Connections among Vernor Vinge's sf novel A Deepness in the Sky, the film Jean de Florette, and Joe Sacco's graphic novel/documentary Safe Area Gorazde, for anyone else who was wondering: In Deepness the podmaster (bad guy) has a limited amount of water, organic chemicals, and human laborers in his space hideout, so he must fastidiously conserve all these elements as he waits out several decades for the planetbound alien culture to mature and become ripe for exploitation. In Florette the Depardieu character fights like a Trojan to save a business that is carefully and scientifically worked out but dying for lack of water. In Gorazde, the Bosnian Muslims hoard food and equipment, rotate military duty, and rig generators on rafts in the river so they can have electricity, all for a semblance of a decent life in a city under siege. The common thread is players improvising like mad in the face of scarce resources and a ticking clock. That's more of a plot arc than a theme in the sense of "innovation is good and ennobles mankind." If the podmaster had been successful a race would have been enslaved, and in the other two examples people "did what they felt they had to do" in the face of conscious or institutional villainy, so not sure if there are any uplifiting conclusions of the Heritage Foundation persuasion to be reached. Not that anyone said that.

- tom moody 6-14-2005 8:59 pm

The conservation of resources is a fascinating theme, which appears often in literature. But I dunno if I would say that this connexion is the unifying thread in the works cited.

In the Vinge book, the sleeping monster referred to only very briefly in the opening prelude, strikes me as somewhat more of a dormant computer virus than a hibernating dragon, but for the bulk of the remaining text it merely manifests itself as vague meteorlogical mayhem.

In Jean de Florette, the protagonist indeed struggles, but the real theme of the story is conspiracy, the emphasis is on the connivers who bring upon the ecological trials by blocking the stream.

In Safe Area G, the careful use of resources is a central theme, as in any siege. The subdominant note is the constant hope of the Deus Ex Machina of Bill Clinton's new spy bombers discouraging Belgrade away from further ethnic cleansings. Joe Sacco's 'The Fixer' offers other insights.

by the way:

I gave up on trying to divide the 9 figure profits from SW 1 (second generation) by the population of the American states under the age of nine when GWB was re-elected.


Bester is cool. I especially liked his short stories, fondly: 'Fondly Farenheit', and '5,000,371'.

- Von Bark (guest) 6-15-2005 6:34 am

Ah, I see the source of the confusion--we're not talking about the same Vinge book. Work with me here, Von Bark. I don't just say this stuff.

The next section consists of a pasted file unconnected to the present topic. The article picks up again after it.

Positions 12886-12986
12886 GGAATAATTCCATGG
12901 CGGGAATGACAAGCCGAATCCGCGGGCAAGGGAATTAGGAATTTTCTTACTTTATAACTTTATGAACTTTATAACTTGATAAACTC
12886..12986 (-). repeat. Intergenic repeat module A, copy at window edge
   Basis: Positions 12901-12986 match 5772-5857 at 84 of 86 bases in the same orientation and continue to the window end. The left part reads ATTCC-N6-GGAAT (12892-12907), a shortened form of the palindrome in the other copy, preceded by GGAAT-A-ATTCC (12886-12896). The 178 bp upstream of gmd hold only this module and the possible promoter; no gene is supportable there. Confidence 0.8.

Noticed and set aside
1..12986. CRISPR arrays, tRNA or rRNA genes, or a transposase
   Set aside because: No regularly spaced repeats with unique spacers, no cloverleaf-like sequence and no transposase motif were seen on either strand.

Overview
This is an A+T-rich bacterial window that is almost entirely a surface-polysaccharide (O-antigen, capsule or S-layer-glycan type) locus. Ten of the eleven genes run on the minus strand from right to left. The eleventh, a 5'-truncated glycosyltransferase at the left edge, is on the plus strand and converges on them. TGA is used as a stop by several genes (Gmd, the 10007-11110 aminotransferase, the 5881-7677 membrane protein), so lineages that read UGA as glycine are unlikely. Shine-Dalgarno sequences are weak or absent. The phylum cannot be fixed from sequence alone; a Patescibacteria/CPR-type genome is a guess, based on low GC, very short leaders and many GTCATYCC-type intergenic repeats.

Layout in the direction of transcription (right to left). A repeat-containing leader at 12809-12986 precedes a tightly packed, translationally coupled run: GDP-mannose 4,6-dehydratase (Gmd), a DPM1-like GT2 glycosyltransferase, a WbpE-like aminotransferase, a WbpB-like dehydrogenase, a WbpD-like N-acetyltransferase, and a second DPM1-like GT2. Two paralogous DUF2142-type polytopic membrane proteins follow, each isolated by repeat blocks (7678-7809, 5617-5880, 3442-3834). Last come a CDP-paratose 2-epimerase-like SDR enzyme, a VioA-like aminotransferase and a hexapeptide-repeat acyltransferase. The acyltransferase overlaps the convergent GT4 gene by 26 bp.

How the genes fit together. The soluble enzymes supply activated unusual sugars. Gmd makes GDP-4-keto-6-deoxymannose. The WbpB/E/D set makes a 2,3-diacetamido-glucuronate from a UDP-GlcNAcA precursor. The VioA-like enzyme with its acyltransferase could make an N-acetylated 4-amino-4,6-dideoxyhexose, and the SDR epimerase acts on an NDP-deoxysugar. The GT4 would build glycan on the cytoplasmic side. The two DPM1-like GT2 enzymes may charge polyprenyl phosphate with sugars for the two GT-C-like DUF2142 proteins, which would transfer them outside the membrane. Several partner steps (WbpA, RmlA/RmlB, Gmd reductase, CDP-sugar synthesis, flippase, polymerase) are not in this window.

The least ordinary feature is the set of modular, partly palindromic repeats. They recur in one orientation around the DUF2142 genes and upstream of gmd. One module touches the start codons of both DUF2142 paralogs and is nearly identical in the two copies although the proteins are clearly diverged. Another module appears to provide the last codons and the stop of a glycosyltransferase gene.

The plot of Florette centers on the conspiracy (revenge for which, and a counterconspiracy regarding which, continues into the next film), but surely the emotional core is Depardieu's struggle? The tragedy of what happens to him for all his clever efforts to make his business work? He races against time and nature, and loses, and dies! It scars the daughter and spins off a second movie! When I saw it I remember thinking "who knew farming could be so gripping?" Did we see the same film?

- tom moody 6-15-2005 6:51 am

Yes, confused. I could play the prequel card: which book is first? Okay, I was referring to 'Fire in The Deep', and you were referring to 'A Deepness in the Sky'. Sigh. This too deep. Conservation of resources is a big deal in the latter. Or the former?

Regarding gripping farming: please do not ask me to play the 'farming' card, I could complain about the weather until the cows come come home. 'Been there.
- Von Bark (guest) 6-15-2005 7:43 am

Since we're on the topic of limited resources in space you should know that the new Battlestar Galactica is brilliant. I've only seen the miniseries that kicked off the new show so I'm assuming it continues in the same vein.
They do a great job of poking fun at themselves and the old show while never being too campy about it. The show starts 40 years after the war with the Cylons and the Battlestar is being decommissioned and turned into a museum. Then the cylons attack and kill everyone. The Battlestar manages to survive because they use antiquated computers and communications devices, (their phones still have cords, it's great). So it's the very dated 70's looking technology that saves them from certain death.
Trust me it rocks.
And Starbuck is done to perfection.
- joester 6-15-2005 9:27 am

I have to admit I skimmed (okay skipped) BG the first time around, but always stopped to listen to the Cylons' synthesized voices when passing through the TV room, because I thought they sounded cool. I probably watched more minutes of the '70s Buck Rogers (the other big hair show) and have been revisiting it with horrified fascination on the SF (I mean Sci Fi) channel. Five minute segments is all I can take, or until the little robot says "B-d-B-d-B-d-Buck..." which cracks me up. Is the new BG on that channel, too?
- tom moody 6-15-2005 9:48 am

Yeah, I think so. BG was way better than b-b-Buck, darker but not completely dissimilar.
I just saw a trailer for the movie The Island, which is coming out this summer. It looks like they could have called it Logan's Run 2, but figured that wouldn't help sales any. The trailer makes me think it's going to be pretty good, although I have to say they spoil the whole movie so if "sci-fi with Scarlett Johansson" is enough to get you to go than you might want to skip the trailer and buy a ticket now.

- joester 6-15-2005 11:40 pm

off topic - you guys should read Oryx and Crake by Margaret Atwood. excellent near-future distopia. Also there are scarce resources.
- sally mckay 6-16-2005 1:36 am

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